The brain as a knot of consciousness

(An improved and updated version of this material has appeared in my book Why Materialism Is Baloney. The version below is kept for legacy purposes.)

A small, natural whirlpool.

As regular readers know, I am an idealist; that is, I subscribe to the notion that reality – despite being solid, continuous, and apparently autonomous – is a projection of mind. I also subscribe to the notion that the brain is a kind of filter of consciousness: It localizes consciousness – which itself is primary, irreducible, and unbound  to the space-time location of the body. I've explored these two notions separately, not only in my books, but in several articles in this blog. So, here, I will not repeat the argument (logical or empirical) for these two notions, but will instead focus on how they can co-exist.

The idea that the brain does not generate consciousness, but instead limits and filters it down, seems to require dualism and contradict idealism. After all, if all reality exists in consciousness, how can the brain – which is a part of reality – filter down that which gives it its very existence? A water filter is not made of water; a coffee filter is not made of coffee; how can a consciousness filter be made of consciousness? It sounds like a self-referential contradiction. Yet, unless this apparent contradiction is resolved, idealism cannot be reconciled with the consciousness filter theory of the brain. Below, I will argue that, although this is a self-referential problem, it does not imply a contradiction.

The first step in resolving this apparent conflict is to emphasize that the word "filter" is used metaphorically here. What is meant is an image in consciousness of a process by means of which consciousness limits and localizes its own breath and depth. Since idealism is far less worked out as a philosophy than realism, we do not have an explicit and unambiguous terminology to articulate its ideas. Indeed, for the time being, we're limited to analogies and metaphors. So here is a metaphor to help one at least gain some intuition about how this could take place.

Think of consciousness as a stream. Water can flow along the stream through its entire length; that is, water is not localized in the stream, but traverses it unlimited. Now imagine a small whirlpool in the stream: It has a visible and identifiable existence; one can locate a whirlpool and delineate its boundaries precisely; one can point at it and say "here is a whirlpool!" There seems to be no question about how palpable and concrete the whirlpool seems to be. Moreover, the whirlpool somewhat limits and localizes the flow of water: The water molecules trapped in it can no longer traverse the course of the entire stream unbound, but become locked, swirling around a specific and well-defined location.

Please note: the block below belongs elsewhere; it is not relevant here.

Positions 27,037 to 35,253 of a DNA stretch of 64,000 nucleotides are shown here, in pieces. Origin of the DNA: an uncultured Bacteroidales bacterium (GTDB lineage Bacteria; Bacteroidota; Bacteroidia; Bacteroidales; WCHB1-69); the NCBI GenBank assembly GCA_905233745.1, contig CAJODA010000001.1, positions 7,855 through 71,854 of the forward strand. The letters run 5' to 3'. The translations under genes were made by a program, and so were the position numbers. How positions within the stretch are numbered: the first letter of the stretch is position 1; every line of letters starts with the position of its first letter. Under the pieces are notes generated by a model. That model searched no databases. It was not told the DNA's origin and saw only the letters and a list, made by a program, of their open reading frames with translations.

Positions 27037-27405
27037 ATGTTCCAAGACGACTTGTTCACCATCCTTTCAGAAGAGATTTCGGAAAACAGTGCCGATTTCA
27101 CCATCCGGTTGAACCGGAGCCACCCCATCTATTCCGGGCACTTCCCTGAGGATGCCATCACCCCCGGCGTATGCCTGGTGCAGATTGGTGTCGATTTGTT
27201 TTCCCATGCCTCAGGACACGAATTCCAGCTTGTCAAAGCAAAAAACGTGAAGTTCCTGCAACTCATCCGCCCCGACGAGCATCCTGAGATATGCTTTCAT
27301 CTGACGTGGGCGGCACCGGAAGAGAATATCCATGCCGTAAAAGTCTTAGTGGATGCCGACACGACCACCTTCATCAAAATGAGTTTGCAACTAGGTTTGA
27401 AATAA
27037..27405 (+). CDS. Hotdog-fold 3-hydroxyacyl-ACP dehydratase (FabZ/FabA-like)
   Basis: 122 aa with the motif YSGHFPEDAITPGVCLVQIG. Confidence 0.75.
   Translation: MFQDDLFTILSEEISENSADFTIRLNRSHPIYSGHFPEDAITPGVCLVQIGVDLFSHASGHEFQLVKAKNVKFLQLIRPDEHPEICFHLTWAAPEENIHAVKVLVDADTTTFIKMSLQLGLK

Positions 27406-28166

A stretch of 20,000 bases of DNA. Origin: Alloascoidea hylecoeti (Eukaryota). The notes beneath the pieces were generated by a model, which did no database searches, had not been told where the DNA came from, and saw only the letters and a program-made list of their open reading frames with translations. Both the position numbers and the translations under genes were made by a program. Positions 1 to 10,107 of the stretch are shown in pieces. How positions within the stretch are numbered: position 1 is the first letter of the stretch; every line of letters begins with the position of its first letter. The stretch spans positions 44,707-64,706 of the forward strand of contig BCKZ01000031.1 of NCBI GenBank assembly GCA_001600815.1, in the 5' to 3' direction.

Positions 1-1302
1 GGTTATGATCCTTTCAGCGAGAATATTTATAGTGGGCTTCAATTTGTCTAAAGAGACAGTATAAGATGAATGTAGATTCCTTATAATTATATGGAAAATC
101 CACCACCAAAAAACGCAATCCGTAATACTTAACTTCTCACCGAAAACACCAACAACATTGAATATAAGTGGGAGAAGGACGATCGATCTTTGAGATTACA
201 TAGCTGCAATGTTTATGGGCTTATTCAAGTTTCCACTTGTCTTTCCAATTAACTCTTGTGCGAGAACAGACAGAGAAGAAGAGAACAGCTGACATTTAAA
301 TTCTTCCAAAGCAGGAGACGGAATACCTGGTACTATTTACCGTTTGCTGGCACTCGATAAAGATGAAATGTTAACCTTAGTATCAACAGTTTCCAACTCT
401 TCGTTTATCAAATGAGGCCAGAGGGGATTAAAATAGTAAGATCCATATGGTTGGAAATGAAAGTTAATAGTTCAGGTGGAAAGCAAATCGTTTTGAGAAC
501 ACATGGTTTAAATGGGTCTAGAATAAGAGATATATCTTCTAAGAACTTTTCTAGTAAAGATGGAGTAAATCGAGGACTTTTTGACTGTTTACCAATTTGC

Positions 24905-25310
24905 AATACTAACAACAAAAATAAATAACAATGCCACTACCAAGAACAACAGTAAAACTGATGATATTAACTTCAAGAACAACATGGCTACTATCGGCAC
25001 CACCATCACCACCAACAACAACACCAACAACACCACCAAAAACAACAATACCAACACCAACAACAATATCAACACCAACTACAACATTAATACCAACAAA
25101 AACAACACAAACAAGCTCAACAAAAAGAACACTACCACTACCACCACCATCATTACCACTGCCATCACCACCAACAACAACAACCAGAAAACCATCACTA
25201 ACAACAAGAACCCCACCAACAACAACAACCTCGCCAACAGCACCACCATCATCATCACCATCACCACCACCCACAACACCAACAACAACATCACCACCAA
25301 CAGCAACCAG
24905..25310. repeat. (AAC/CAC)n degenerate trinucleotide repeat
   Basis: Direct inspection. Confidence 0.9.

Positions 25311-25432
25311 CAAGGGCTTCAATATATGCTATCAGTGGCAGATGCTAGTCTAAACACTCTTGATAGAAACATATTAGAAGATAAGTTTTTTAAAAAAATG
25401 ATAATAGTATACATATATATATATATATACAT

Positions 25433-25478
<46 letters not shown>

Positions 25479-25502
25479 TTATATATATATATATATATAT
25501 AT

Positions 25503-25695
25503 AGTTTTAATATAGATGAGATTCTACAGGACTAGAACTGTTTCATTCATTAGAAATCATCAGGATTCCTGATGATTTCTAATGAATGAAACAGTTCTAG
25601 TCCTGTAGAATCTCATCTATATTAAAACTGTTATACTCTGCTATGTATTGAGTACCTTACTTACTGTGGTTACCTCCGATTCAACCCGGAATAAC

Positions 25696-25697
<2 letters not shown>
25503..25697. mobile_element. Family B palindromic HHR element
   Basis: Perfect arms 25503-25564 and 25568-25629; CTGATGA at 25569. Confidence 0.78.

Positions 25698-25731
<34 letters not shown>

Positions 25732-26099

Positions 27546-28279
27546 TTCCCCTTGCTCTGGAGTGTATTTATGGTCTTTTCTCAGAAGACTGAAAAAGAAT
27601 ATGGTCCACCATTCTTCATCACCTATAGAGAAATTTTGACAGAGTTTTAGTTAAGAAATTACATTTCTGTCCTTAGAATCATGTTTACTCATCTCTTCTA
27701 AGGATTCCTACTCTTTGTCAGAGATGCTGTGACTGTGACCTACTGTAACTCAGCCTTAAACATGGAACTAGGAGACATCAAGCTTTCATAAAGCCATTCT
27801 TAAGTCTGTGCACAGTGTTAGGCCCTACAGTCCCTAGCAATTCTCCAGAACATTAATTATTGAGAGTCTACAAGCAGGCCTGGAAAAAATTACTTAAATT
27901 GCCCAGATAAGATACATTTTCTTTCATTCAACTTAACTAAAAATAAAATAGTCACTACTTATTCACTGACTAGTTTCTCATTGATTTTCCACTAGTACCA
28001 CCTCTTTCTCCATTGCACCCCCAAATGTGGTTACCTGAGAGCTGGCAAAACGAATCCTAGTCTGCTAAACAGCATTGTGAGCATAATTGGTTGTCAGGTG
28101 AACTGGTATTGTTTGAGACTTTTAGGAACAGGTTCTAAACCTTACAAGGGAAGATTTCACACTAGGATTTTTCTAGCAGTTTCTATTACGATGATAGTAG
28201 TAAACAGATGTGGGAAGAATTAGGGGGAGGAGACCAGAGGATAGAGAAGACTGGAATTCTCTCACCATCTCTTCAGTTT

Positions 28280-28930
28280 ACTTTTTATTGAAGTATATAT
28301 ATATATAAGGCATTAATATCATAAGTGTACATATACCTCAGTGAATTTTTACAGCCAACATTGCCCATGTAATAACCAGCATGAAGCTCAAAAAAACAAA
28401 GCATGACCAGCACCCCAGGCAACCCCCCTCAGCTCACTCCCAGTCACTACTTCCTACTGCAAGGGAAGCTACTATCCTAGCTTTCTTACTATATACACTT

Now, there is nothing to the whirlpool but water itself. The whirlpool is just a specific pattern of water movement that reflects a partial localization of that water within the stream. When I talk of the brain being a structure in consciousness that reflects the self-limitation of consciousness, I mean something very analogous to the whirlpool in a water stream. There is nothing to the brain but consciousness, yet it is a concrete, palpable reflection of the localization of that consciousness. You can point at it and say "here is a brain!"

Let us try another analogy to deepen our intuition of this. Think of the brain as a "knot" that consciousness ties on itself. Indeed, a whirlpool is a kind of single-loop knot that water "ties on itself" and thereby restricts its own movement along a single, simple, circular trajectory. A single-loop knot is the smallest there is. Perhaps one could imagine the nervous system of a roundworm (C. elegans), with its 302 neurons, as a single-loop knot of consciousness that is extremely restrictive to awareness; the flow of consciousness in it is trapped into the simplest and smallest trajectory possible. As nervous systems become more complex, the constraints of the filter relax; more loops are added to the knot; complex tangles emerge. Although consciousness is still restricted to the localization system, it has more room to flow through more complex trajectories.

Knots. Source: Wikipedia.